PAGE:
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The Way of the Samurai

An ex-football pro packs in the profits, Asian-style.

When former Green Bay Packer wide receiver and "Lambeau Leap" inventor Robert Brooks realized just how much money he was spending on teriyaki chicken bowls during the off season, he thought about opening a Samurai Sam's Teriyaki Grill of his own. "I was eating there six days each week," says Brooks, 32, "and the funny thing is that for almost six years, I never tried anything but the teriyaki chicken bowl."

As of yet, Samurai Sam's is not as ubiquitous as some of the other Asian fast-food chains, but considering the health-conscious lunch crowd that pumps nearly $1,500 into Brooks' registers on a daily basis, and a plan to open at least 10 more locations over the next few years, Samurai Sam's may soon become a household name.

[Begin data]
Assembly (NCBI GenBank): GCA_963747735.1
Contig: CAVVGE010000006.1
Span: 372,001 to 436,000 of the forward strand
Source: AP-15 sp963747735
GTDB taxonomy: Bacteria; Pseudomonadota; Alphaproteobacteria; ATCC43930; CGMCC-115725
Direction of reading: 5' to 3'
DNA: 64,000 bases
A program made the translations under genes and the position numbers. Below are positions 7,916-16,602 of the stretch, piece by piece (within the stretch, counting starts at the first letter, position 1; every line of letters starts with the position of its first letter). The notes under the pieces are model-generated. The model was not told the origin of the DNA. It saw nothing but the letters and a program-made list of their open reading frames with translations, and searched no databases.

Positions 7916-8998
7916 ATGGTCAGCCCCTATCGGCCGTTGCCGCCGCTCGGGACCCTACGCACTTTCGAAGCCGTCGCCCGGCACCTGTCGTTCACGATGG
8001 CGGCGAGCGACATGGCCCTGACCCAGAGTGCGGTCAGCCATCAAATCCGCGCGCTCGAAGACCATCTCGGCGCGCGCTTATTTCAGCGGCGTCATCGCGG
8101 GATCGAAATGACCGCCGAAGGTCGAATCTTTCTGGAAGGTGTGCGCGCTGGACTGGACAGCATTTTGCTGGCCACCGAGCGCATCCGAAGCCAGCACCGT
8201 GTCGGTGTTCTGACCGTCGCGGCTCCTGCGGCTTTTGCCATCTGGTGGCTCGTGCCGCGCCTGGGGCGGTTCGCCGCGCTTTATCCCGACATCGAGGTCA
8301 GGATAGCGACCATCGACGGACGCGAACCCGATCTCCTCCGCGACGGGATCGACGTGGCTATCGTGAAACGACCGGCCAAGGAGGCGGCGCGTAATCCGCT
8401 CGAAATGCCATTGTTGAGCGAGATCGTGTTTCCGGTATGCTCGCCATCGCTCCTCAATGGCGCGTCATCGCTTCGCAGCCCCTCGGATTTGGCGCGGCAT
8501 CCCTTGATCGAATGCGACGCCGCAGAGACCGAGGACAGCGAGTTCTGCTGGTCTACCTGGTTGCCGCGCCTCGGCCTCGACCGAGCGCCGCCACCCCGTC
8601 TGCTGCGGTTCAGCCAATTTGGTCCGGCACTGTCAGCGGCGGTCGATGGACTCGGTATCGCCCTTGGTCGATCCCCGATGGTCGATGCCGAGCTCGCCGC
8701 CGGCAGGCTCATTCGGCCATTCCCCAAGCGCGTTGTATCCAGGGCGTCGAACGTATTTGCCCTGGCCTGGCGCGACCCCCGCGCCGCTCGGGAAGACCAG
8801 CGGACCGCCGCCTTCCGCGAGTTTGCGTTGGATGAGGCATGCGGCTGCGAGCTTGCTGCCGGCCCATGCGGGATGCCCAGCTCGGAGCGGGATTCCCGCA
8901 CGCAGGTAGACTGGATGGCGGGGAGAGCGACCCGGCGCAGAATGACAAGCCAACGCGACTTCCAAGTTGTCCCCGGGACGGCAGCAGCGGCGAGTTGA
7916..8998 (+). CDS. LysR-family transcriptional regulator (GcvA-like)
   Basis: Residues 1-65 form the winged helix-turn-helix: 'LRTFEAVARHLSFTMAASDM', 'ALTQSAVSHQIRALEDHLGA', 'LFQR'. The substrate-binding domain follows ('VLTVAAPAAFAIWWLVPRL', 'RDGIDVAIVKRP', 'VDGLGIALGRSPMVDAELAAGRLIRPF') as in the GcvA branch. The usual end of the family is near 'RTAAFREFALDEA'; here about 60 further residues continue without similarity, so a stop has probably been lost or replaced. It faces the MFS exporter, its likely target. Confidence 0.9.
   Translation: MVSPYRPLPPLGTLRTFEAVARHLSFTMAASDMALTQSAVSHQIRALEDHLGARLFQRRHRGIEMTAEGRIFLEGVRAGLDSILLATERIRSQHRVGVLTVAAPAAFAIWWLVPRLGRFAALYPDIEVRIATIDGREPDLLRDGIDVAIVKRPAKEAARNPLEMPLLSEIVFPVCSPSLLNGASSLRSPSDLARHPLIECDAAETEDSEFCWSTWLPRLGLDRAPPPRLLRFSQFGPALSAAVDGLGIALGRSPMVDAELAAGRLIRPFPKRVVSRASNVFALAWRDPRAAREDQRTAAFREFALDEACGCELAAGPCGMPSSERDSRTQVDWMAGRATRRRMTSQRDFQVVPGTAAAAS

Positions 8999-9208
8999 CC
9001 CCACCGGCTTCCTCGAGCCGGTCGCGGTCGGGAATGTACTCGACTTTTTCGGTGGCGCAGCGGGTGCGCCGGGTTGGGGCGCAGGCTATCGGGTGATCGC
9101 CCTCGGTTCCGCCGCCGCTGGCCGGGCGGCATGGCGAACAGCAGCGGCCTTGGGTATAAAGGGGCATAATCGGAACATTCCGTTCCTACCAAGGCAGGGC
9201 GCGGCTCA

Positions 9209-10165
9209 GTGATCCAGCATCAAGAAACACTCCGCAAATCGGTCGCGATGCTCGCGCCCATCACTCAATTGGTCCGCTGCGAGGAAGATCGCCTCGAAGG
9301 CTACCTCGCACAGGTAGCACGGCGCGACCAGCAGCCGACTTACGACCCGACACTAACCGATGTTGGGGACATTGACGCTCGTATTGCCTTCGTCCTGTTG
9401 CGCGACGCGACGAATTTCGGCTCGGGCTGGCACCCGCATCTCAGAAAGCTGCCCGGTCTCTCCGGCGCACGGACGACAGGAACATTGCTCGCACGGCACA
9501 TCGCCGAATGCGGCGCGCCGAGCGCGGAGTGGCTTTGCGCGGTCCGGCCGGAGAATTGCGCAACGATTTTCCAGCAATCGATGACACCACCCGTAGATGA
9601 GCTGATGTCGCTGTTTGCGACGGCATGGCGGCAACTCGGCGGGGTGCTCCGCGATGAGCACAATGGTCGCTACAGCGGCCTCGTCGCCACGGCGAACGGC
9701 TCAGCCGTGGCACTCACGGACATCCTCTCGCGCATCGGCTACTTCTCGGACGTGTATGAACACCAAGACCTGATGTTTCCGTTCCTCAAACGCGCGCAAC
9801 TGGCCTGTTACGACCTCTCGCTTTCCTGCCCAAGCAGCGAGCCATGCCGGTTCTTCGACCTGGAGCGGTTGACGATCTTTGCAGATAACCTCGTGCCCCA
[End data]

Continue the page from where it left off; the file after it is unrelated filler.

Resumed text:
Brooks' store is currently serving as a model for future Samurai Sam's franchises. "Based on customer feedback, the look and feel of the other Samurai Sam's is going to be changing," he says, touching on possible franchise-wide upgrades such as cherrywood furniture and stainless swirl countertops: simple, clean and modern Asian d�cor. "We've found that even though we're 'fast food,' a lot of our customers like to dine in."

To the average spectator, running a restaurant may not seem like it would bring on as much of an adrenaline rush as a Lambeau Leap into the arms of Wisconsin cheesehat-wearing fans after scoring a winning touchdown, but with first-year sales projected to soar past $350,000, there should be enough cheddar to pump Brooks up.

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This article was originally published in the July 2002 print edition of Entrepreneur with the headline: The Way of the Samurai.

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